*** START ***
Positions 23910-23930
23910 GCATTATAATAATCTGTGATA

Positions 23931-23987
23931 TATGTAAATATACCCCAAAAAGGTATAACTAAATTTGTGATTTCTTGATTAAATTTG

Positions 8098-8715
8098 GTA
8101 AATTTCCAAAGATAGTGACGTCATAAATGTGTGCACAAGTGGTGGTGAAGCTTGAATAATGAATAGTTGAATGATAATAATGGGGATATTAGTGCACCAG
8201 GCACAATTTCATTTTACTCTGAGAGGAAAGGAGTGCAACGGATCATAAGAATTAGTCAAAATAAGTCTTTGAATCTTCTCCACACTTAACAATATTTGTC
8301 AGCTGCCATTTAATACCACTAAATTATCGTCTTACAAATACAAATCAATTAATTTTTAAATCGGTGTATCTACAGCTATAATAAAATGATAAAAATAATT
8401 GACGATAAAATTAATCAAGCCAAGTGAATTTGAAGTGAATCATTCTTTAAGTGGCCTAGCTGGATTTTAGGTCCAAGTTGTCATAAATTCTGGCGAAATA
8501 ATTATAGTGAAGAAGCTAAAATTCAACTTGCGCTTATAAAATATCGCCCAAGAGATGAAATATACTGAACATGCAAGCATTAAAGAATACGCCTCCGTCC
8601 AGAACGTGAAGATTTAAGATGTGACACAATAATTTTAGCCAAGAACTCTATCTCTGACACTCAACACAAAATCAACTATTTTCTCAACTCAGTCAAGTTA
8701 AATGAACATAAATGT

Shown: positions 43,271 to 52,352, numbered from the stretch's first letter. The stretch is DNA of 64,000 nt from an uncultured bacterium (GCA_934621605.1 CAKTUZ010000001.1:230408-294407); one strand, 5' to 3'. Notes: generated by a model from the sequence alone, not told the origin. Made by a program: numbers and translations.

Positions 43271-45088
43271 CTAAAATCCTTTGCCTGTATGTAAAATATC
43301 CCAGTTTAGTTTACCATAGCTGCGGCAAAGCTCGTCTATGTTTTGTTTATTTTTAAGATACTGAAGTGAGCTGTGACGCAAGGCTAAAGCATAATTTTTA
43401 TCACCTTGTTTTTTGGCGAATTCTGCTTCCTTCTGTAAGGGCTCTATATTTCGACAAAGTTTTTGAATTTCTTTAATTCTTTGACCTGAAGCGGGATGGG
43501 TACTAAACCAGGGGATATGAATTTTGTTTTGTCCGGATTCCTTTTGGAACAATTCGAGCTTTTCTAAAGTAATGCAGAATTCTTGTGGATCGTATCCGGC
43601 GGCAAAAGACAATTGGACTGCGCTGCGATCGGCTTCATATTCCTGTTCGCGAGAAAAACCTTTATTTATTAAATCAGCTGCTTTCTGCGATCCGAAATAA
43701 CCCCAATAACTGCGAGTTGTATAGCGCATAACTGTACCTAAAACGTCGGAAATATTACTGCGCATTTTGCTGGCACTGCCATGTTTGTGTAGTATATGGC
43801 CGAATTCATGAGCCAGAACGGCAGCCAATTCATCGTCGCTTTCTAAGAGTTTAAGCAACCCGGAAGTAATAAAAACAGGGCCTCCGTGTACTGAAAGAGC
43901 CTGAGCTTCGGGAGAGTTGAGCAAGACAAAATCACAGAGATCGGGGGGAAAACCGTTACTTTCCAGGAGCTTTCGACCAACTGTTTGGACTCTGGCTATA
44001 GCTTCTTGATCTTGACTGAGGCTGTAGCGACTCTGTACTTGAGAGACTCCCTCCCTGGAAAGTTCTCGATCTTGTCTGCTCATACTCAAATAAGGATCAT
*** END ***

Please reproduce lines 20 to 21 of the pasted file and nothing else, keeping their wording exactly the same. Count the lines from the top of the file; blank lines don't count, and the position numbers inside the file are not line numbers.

43601 GGCAAAAGACAATTGGACTGCGCTGCGATCGGCTTCATATTCCTGTTCGCGAGAAAAACCTTTATTTATTAAATCAGCTGCTTTCTGCGATCCGAAATAA
43701 CCCCAATAACTGCGAGTTGTATAGCGCATAACTGTACCTAAAACGTCGGAAATATTACTGCGCATTTTGCTGGCACTGCCATGTTTGTGTAGTATATGGC